President Donald Trump said Monday he's in no rush to respond to a coordinated attack that hit Saudi Arabia's oil industry over the weekend.Marketsread more
The price of oil could go sharply higher, depending on the duration of the disruption at Saudi oil facilities and whether there is a military response.Powering the Futureread more
Energy stocks, one of the worst-performing sectors this year, spiked Monday after an attack on Saudi Arabia's heart of oil production Saturday sent oil prices soaring.Marketsread more
The Saudi-led military coalition battling Yemen's Houthi movement said on Monday that the attack on Saudi oil plants was carried out by Iranian weapons and did not originate...Oilread more
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"The United States military, with our interagency team, is working with our partners to address this unprecedented attack and defend the international rules-based order that...Politicsread more
Crude oil's spike following attacks on Saudi Arabia's energy supply has experts weighing whether or not the gains will last.ETF Edgeread more
"In the old days, the averages would've plunged on this kind of oil shock. I know because I've lived through a bunch of them, starting in 1973," Jim Cramer says.Mad Money with Jim Cramerread more
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The meeting comes amid months of stalled trade talks between Washington and New Delhi, resulting in both sides taking retaliatory measures.Asia Politicsread more
Gas prices could rise by about 20 cents per gallon "starting tomorrow," oil analyst Andy Lipow says Monday.Oil and Gasread more
They're hurrying up — and waiting — to enroll in Obamacare. And many of them now will get some extra time to finish.
Customers scrambling to sign up in insurance plans sold through the federal Obamacare exchange by Tuesday night's enrollment deadline slowed down service on that marketplace's website during the day Tuesday.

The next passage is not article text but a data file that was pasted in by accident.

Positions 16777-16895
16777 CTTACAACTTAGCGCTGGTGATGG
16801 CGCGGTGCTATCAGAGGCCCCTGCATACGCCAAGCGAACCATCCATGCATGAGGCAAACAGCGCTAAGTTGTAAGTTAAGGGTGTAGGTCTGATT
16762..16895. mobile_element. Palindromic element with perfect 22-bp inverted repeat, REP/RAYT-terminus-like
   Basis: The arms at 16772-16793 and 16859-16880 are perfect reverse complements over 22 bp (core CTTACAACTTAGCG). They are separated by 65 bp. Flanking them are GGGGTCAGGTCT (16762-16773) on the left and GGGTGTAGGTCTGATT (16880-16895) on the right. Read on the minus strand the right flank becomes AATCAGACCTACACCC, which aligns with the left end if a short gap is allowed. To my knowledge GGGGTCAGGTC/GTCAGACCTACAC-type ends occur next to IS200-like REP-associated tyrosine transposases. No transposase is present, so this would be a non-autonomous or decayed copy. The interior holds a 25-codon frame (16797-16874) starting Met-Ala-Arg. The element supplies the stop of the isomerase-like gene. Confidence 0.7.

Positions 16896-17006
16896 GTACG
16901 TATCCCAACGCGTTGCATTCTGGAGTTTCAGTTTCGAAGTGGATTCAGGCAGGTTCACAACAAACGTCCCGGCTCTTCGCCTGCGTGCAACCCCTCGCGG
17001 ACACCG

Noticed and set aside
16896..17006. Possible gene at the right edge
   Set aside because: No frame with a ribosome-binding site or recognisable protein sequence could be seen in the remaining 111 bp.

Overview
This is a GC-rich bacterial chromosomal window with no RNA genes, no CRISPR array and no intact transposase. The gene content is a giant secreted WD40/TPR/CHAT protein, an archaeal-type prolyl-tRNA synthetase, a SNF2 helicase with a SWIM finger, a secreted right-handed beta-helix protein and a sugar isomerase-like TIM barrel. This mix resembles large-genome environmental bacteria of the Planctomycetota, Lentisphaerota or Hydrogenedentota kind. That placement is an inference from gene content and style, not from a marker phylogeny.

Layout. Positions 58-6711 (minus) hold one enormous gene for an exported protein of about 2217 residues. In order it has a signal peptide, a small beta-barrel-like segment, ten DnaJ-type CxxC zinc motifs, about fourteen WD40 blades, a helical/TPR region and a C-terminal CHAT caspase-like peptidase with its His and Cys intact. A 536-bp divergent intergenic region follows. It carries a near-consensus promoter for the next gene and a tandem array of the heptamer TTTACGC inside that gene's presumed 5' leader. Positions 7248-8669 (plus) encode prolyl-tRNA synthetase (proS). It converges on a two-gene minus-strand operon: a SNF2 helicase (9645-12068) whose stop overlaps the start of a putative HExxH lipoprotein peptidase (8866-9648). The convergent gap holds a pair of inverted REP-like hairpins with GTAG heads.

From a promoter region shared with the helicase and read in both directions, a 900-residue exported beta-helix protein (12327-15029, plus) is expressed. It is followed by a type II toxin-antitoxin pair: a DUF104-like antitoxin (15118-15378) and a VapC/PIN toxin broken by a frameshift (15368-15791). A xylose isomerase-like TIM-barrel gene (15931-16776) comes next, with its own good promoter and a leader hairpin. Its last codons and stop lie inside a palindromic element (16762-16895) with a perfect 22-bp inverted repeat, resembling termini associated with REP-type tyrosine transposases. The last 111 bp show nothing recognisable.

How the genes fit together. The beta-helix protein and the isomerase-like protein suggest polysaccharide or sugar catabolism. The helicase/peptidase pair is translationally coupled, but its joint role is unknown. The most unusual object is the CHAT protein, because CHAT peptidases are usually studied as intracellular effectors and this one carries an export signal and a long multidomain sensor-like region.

Many customers were being asked to remain in an online "waiting room" on HealthCare.gov, which serves residents of 39 states, until their application could be processed.
Because of the volume, the Trump administration will allow HealthCare.gov customers using the site's call center a grace period in coming days to complete their application on that exchange.
"In order to ensure that everyone who contacts us before the deadline has an opportunity to enroll, some callers in the 39 states using HealthCare.gov have been asked to leave their contact information," said a spokesman for the Centers for Medicare and Medicaid Services.
"Any consumer who leaves the information will be called back and able to complete their enrollment," the spokesman said. "HealthCare.gov is running smoothly and we are not extending the Open Enrollment Period."
The end of that enrollment period if midnight Tuesday, Pacific Standard Time. People who sign up Tuesday will have coverage effective March 1.
That decision mirrored an extension for last year's enrollment deadline granted by the Obama administration in light of the large volume of consumers visiting HealthCare,gov on the last day of sign-ups.
And it came after a number of leading Obamacare advocates earlier Tuesday called for an extension by the Trump administration — which plans to repeal Obamacare and replace it with new legislation.
The nation's second-largest exchange, Covered California, said Tuesday afternoon that it is giving customers in that state who have started an enrollment by Tuesday four extra days to complete the sign-up process.